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The Everyday Athlete's Handbook Part 3. - Movement

The Everyday Athlete’s Handbook: 4 steps to prevent pain and injury while staying strong, healthy, and engaged in the activities you love every day and in every stage of life.

Last week, we covered Part 2. - Nutrition. This week, we'll be exploring how movement plays a role as one of the four pillars for maintaining a healthful life.

Movement is Medicine. Read that again, because there isn’t a single body system or function that isn’t improved by movement. The body was designed to move and, sadly, many of us don’t spend enough time moving. For reference, the World Health Organization defines a “sedentary lifestyle” as anyone who regularly spends more than 6 hours a day sitting. Unfortunately, chances are that you fall into this category.

As specialists in human movement, this is where physical therapists spend most of our day -working with patients to optimize their movement. As important as it is to keep moving when you already feel pretty good, moving well is the key to injury prevention. Specifically tailoring movement is integral to healing if something does go wrong.

If you want more information on why we need more movement in our lives, check out our blog Is Sitting the New Smoking? If you’re wondering where or how to start, here are some of our favorite tips.

  • Walk More. Walking is highly underrated. Although we consider this a “non-exercise” movement, walking (especially if it's a brisk pace) can increase heart rate, improve circulation, and promote health in the hips, knees, ankles, and lower back. You will be surprised how much better you will feel when you start getting more walking in regularly. The 10,000 steps-a-day benchmark is a great goal for most people. So, whether you take the stairs instead of the elevator, pop out for a quick walk at lunch, take the dogs a bit farther than usual, or walk your kids to school in the morning, lace up some supportive shoes and get going!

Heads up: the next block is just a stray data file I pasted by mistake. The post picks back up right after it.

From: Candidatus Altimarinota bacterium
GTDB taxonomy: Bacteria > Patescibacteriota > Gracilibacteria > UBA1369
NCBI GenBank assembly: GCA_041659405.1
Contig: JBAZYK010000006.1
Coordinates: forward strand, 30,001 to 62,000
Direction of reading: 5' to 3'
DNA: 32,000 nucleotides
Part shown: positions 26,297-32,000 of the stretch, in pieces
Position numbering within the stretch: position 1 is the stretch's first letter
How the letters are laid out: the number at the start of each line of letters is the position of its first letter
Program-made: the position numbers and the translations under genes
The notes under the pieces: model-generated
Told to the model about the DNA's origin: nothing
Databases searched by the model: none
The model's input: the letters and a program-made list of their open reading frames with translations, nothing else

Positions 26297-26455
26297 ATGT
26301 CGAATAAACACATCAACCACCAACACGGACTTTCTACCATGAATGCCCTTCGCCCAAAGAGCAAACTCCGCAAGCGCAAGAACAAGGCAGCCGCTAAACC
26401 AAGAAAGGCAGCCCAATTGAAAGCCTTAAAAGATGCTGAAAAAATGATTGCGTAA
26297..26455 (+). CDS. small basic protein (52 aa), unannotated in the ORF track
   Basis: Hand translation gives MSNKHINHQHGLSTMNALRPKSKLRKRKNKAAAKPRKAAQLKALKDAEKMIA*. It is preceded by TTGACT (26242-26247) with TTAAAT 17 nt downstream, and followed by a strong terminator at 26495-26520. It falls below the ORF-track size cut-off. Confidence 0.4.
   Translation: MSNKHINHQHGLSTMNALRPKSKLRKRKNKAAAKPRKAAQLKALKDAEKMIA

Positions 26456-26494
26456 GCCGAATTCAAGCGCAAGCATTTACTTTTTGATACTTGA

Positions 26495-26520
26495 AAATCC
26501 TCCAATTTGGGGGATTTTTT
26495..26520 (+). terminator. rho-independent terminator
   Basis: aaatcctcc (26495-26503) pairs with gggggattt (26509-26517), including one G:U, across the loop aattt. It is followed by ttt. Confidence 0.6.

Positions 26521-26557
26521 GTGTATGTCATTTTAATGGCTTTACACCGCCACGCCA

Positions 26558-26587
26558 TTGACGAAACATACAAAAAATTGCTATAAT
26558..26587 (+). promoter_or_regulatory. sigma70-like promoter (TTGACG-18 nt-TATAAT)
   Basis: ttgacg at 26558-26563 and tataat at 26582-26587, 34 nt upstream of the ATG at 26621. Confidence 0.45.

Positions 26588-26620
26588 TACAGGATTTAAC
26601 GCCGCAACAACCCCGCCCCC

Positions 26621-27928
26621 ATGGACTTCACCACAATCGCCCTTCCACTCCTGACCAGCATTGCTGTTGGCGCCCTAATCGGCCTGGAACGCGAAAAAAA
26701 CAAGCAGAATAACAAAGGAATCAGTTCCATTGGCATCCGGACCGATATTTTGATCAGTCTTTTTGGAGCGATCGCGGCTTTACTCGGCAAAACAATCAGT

• Use A Standing Desk. Although spending too much time in any position can cause muscle fatigue and achiness, using a standing desk actually leads to more overall movement during the day because there is less of a barrier to changing position. Standing has also been shown to increase attention, improve posture, and increase calorie usage. Plus, the more standing you do at work, the less likely you will be to hit that 6 hour sitting mark mentioned above. Due to the correlation between standing and decreased injury, many employers will even cover the cost of this type of ergonomic adjustment.

  • Get Strong. The stronger you are, the more resilient your body is and the better it will respond to whatever life throws at you. Everything from playing with your kids/grandkids, to working in the yard, to doing housework will seem much easier, and be much less likely to result in an injury. Regardless of what you usually do for exercise, try to include 1-2 days of resistance training and hit all the major muscle groups each day. (We are more than happy to help you figure out how and where to start if you aren’t sure!)

  • Move Well and Often. Try to move your body every day in a way that is comfortable and enjoyable to you. Maybe that is a hike, or a yoga class, or a swim. It doesn’t have to be the same thing every day; using a variety of different movement patterns and exposing your body to new disciplines is best for your body. Just make sure to do something every day to keep your body (and yourself) happy.

Part 4 coming next Thursday! Check out the other pillars for living a healthful life!

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